There are numerous versions of Apple's own browser on App Store, but Norway-based Opera is the first rival to get access to iPhone.
Shares in Opera rose 5.7 percent at the open, to 26.2 crowns.
Opera applied on March 23 for its mobile browser to be distributed on iPhone, and it was available for downloading to consumers early on Tuesday, three weeks later. Usually the review process takes up to one week, developers say.
Analysts have said the decision was difficult for Apple -- whose application store is the only way to distribute software for iPhone users -- as its Internet browsing function is key to the success of the iPhone.
In this world you have to be careful in picking your fights, said John Strand, chief executive of Strand Consult. Apple has to know Opera is the company that won the big legal battle against the Microsoft browser and probably didn't want to fight against Opera, Strand said.
Opera led the battle in Brussels against Microsoft bundling its Windows software and Internet Explorer, which eventually saw Microsoft sending a browser choice screen to some 200 million computers in Europe.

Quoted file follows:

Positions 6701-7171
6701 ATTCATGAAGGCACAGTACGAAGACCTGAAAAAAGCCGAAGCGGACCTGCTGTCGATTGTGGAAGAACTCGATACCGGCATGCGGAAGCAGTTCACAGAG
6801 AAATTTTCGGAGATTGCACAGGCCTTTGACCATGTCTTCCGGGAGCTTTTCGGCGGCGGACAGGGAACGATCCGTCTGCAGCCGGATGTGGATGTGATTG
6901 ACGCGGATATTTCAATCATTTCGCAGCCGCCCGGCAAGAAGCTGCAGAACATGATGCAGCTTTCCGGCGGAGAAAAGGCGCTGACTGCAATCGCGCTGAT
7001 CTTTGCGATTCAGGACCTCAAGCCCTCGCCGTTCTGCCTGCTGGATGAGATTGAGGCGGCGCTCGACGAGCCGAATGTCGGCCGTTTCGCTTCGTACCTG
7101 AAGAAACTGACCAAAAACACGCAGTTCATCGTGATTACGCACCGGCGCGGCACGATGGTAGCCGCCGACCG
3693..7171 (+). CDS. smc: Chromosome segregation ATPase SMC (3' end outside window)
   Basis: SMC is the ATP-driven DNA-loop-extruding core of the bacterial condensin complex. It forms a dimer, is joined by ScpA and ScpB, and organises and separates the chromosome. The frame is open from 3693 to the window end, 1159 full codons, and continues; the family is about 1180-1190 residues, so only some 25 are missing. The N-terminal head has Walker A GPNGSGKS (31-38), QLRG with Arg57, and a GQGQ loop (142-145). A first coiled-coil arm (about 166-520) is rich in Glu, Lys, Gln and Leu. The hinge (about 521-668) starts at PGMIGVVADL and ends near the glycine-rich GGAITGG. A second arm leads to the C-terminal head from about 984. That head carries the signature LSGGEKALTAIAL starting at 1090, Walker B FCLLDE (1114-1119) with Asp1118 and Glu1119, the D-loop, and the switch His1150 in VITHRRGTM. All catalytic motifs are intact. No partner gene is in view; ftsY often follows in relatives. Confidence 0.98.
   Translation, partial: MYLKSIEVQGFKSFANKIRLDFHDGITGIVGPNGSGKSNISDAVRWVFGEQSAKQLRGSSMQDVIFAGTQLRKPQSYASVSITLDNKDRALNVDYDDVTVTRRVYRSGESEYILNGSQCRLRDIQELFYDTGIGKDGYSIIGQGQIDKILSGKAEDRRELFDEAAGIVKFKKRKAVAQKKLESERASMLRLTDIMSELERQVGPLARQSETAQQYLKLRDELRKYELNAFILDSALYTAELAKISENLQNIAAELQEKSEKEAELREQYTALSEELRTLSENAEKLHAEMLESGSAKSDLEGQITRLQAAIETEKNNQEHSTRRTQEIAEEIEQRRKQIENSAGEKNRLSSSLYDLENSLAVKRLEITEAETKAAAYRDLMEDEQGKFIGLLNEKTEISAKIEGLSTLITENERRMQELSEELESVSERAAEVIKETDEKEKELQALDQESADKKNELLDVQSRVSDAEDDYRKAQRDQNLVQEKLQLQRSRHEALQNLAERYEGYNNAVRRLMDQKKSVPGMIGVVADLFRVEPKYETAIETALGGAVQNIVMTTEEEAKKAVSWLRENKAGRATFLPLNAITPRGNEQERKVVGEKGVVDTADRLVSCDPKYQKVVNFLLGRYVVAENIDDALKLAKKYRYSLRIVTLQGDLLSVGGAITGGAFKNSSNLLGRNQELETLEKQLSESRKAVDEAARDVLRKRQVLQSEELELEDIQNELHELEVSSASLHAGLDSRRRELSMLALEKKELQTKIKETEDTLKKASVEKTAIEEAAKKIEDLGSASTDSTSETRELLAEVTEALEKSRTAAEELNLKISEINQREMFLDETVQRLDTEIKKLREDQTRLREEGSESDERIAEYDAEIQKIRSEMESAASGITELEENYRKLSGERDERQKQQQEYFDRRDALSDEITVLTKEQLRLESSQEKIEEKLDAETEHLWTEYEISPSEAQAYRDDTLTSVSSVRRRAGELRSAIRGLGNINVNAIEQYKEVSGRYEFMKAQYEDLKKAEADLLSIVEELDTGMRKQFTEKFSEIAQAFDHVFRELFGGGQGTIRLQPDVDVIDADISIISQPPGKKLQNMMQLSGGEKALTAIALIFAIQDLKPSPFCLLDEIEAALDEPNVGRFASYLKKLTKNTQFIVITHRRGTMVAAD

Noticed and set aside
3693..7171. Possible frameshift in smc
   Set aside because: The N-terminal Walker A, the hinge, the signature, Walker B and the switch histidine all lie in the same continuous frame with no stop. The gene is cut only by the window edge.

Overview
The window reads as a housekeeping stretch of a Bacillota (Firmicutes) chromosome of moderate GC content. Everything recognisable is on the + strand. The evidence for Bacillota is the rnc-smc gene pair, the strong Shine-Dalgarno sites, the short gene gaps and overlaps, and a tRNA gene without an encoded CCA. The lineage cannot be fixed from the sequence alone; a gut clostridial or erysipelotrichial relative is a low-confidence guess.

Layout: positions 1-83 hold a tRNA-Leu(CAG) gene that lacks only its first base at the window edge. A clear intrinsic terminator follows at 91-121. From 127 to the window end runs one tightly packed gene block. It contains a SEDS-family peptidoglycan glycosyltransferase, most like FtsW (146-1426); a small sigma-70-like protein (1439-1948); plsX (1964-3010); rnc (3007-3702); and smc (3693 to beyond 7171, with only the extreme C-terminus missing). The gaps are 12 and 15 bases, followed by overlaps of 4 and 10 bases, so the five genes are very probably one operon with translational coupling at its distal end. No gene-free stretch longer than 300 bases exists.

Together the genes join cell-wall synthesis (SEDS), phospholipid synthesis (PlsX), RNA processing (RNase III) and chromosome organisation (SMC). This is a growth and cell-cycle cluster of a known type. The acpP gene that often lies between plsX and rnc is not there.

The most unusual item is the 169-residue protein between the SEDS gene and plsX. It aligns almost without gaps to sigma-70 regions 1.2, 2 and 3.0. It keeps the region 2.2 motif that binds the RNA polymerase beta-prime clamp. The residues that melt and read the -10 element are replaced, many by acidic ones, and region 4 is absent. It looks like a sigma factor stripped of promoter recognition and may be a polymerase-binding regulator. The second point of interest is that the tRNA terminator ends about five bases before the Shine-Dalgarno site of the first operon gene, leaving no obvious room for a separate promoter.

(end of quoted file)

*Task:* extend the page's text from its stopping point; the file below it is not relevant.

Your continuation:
Opera's browser promises up to six times faster download speeds than Apple's own browser, and to cut data traffic by up to 90 percent.
Massive data traffic from iPhone mobile phones has caused problems for many operators' networks.
Analysts said iPhone access should have little direct business impact for Opera, but was important for branding.
Opera's Mini browser already has some 50 million users and this could give them a couple or more million ... but it is important to bear in mind that they don't make money on users that download Opera Mini for free, analyst Peder Strand at SEB Enskilda said.
Opera's browser, free to consumers, was among the top downloaded items on iPhone on Tuesday.
We have the same business model on Opera Mini as on our other consumer products, which is revenue share and affiliate deals on search and speed dials, Opera's Chief Development Officer Cristen Krogh told Reuters.
(Additional reporting by Richard Solem in Oslo; Editing by Lincoln Feast and Rupert Winchester)